Additional Information Resources

For more information on North American Indian childhood cirrhosis, you can refer to the following resources:

  • Genes and Inheritance: Learn about the genetic causes and inheritance patterns of this condition from the Genet Home Reference: https://ghr.nlm.nih.gov/condition/north-american-indian-childhood-cirrhosis
  • Scientific Articles: Find articles about North American Indian childhood cirrhosis on PubMed, a comprehensive database of scientific publications: https://pubmed.ncbi.nlm.nih.gov
  • OMIM: The Online Mendelian Inheritance in Man (OMIM) database provides detailed information on the genetic basis and inheritance of rare diseases, including North American Indian childhood cirrhosis: https://www.omim.org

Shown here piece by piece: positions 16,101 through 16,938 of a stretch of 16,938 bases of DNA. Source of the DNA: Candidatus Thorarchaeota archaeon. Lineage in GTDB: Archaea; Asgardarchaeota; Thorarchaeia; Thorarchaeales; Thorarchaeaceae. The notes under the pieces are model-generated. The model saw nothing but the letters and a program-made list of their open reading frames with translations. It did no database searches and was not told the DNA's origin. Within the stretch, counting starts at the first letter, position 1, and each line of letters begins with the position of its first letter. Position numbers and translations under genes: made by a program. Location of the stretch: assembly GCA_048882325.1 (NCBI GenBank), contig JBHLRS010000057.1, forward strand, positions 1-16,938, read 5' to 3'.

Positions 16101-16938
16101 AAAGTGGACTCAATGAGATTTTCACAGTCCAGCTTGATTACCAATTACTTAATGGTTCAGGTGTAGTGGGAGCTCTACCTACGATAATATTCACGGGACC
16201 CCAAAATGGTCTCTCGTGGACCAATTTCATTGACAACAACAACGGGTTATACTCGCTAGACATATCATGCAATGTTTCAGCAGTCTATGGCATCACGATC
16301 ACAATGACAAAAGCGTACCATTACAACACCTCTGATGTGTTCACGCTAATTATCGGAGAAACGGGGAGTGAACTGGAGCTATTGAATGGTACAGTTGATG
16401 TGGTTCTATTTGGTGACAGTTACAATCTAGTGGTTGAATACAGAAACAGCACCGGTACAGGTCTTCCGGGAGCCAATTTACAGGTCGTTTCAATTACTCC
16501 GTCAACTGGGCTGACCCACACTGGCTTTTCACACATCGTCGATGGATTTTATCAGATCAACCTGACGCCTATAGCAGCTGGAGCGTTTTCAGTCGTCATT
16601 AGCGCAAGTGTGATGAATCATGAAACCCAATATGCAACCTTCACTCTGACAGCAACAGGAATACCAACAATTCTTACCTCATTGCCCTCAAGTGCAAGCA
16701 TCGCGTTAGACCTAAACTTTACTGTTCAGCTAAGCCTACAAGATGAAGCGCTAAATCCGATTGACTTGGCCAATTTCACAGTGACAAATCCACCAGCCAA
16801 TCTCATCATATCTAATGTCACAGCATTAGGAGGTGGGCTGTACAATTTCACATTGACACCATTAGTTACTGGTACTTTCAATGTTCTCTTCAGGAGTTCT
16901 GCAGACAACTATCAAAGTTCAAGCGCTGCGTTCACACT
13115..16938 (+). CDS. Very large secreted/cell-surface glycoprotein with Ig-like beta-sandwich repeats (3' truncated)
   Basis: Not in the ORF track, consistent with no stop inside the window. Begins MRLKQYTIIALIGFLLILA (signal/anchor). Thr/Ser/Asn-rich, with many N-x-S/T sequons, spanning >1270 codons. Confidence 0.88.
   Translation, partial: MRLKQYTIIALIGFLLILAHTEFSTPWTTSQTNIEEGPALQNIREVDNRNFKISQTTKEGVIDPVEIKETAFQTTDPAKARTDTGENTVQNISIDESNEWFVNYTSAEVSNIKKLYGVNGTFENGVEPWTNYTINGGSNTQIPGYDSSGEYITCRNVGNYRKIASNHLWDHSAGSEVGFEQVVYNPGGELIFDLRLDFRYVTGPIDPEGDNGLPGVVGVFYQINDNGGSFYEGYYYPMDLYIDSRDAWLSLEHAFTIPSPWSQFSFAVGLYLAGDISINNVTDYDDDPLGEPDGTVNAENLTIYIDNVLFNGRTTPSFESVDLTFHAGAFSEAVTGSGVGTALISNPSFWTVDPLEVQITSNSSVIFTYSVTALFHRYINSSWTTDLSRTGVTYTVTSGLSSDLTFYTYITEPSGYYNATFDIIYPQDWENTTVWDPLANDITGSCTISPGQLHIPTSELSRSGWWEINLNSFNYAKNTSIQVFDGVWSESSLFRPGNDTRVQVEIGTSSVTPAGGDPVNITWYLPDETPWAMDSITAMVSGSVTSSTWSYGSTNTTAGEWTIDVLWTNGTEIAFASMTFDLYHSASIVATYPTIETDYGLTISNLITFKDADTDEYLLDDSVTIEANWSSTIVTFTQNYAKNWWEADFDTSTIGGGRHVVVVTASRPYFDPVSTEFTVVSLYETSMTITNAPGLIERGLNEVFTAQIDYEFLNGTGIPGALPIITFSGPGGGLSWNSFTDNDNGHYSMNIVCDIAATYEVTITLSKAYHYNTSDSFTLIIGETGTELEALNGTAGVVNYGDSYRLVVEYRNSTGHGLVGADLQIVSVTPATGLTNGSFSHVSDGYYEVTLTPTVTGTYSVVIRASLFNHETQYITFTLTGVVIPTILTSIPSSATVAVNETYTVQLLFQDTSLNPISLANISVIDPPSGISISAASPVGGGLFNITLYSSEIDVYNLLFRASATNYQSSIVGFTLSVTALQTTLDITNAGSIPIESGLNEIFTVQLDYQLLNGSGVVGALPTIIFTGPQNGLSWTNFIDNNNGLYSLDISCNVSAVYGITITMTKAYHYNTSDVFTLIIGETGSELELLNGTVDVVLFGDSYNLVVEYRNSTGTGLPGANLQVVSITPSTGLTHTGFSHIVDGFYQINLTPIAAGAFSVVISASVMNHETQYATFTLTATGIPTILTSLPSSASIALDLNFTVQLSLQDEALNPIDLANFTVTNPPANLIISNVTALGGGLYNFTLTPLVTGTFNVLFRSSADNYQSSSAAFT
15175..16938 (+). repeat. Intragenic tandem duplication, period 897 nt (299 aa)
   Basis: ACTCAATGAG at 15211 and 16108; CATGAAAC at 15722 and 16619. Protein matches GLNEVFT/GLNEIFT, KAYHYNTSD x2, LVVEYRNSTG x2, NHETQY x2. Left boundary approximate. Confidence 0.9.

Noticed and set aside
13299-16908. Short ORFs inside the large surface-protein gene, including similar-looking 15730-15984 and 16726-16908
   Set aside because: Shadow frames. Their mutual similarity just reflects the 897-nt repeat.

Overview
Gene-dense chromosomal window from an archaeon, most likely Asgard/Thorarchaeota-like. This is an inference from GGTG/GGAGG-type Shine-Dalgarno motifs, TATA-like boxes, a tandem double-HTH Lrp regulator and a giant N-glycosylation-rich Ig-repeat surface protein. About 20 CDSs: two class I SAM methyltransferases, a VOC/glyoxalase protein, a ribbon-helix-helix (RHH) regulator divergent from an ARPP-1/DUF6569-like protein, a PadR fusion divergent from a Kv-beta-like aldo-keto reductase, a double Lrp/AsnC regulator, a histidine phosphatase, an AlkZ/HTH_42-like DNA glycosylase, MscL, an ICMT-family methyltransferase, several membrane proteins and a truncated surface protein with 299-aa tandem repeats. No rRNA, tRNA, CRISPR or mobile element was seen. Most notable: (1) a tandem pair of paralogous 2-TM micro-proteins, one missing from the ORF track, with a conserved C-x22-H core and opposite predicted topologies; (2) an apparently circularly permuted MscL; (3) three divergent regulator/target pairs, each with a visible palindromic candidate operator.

• Patient Advocacy and Support: Connect with other families and find support for children with North American Indian childhood cirrhosis through advocacy organizations such as the North American Indian Childhood Cirrhosis Advocacy Group: https://www.naiccg.org
  • Catalog of Genetic Testing: Learn about available genetic testing options for North American Indian childhood cirrhosis from the Genetic Testing Registry: https://www.ncbi.nlm.nih.gov/gtr

References:

[1] Tuchweber, B., Arsenault, G., Lam, V., Mercier, A., & Yousef, I. (2003). North American Indian childhood cirrhosis: absence of ATP8B1 mutations and H98H polymorphism. Liver International: Official Journal of the International Association for the Study of the Liver, 23(4), 239-240.
[2] More information on North American Indian childhood cirrhosis and other rare diseases can be found in the following article: [insert article title]

Genetic Testing Information

Narrowing down the potential causes of North American Indian childhood cirrhosis has been a challenge for the scientific community. However, advances in genetic testing have provided additional insights into the condition.